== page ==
The Context of Diaspora
Article first published online: 7 JAN 2008
Volume 19, Issue 1, pages 26–60, February 2004
How to Cite
Axel, B. K. (2004), The Context of Diaspora. Cultural Anthropology, 19: 26–60. doi: 10.1525/can.2004.19.1.26
- Issue published online: 7 JAN 2008
- Article first published online: 7 JAN 2008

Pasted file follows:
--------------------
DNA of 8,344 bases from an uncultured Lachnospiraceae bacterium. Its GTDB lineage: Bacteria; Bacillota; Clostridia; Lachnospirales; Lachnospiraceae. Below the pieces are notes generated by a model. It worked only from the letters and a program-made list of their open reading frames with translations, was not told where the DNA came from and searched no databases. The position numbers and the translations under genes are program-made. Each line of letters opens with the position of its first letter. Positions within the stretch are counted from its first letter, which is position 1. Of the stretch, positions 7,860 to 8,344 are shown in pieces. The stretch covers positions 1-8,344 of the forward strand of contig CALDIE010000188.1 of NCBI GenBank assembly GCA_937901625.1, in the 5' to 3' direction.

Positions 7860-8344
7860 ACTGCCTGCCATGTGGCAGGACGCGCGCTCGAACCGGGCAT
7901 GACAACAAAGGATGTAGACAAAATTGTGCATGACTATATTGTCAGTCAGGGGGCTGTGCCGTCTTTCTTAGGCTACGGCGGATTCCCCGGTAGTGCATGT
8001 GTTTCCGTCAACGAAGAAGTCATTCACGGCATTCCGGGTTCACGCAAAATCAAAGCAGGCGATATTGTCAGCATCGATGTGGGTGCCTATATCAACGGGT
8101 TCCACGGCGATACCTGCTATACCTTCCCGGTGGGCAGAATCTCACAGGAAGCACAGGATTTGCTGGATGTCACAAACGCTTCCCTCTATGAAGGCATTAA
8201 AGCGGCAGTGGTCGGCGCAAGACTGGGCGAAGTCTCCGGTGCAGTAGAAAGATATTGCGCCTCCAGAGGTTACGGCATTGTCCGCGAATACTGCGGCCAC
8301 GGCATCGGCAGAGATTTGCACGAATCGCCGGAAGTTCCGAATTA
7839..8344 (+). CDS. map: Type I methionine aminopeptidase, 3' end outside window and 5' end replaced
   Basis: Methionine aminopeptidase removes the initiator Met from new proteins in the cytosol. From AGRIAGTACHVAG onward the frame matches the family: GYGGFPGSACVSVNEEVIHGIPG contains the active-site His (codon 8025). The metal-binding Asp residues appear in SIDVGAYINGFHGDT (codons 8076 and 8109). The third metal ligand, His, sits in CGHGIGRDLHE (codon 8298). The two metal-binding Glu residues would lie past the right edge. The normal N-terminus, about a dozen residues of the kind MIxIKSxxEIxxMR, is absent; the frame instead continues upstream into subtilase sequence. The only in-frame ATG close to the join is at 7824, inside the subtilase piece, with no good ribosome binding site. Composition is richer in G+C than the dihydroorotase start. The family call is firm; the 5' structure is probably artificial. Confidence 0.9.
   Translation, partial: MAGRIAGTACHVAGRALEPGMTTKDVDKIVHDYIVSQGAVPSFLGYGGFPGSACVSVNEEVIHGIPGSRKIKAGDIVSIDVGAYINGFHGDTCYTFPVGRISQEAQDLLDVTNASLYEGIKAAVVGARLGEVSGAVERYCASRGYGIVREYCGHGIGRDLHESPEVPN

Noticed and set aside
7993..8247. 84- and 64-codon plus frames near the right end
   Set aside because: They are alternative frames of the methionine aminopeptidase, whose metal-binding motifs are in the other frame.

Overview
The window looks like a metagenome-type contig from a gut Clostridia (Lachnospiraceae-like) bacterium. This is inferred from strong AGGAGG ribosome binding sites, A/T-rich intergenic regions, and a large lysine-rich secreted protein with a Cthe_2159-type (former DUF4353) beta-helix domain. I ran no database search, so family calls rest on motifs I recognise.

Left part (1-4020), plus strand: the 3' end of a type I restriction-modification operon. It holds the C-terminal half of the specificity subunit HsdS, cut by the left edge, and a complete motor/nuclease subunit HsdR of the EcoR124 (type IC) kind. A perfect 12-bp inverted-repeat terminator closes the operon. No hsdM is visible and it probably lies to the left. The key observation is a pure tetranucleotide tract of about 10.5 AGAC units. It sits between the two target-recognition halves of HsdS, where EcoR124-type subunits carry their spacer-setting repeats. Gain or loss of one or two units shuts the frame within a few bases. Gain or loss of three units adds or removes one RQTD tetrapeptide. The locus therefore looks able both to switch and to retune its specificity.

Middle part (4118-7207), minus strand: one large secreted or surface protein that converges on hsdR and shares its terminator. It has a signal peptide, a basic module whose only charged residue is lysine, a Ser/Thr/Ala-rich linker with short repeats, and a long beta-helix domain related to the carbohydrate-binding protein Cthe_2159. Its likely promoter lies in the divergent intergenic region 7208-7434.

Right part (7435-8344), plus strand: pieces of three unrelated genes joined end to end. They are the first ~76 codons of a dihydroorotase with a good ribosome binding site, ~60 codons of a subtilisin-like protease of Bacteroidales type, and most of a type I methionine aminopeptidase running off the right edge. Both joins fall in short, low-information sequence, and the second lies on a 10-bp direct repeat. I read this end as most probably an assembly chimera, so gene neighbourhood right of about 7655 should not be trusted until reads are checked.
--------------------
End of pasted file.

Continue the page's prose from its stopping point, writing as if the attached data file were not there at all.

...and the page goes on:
ABSTRACT This article brings diaspora studies into a fruitful conversation with linguistic anthropology by examining the relationships among the formation of Sikh diasporic subjects, images of tortured bodies, quotidian Internet practices, and state-sponsored terror in India. The fleeting emergence of an enunciative subject of diaspora within a single poetic performance compels an examination of the impact of violence and gender normativity for those who self-identify as Sikh. Diaspora may be understood more productively as a globally mobile category of identification rather than a community of individuals dispersed from a homeland, and the “context” of diaspora may be understood through its production of disparate temporalities (anteriorities, presents, futurities) and subjects.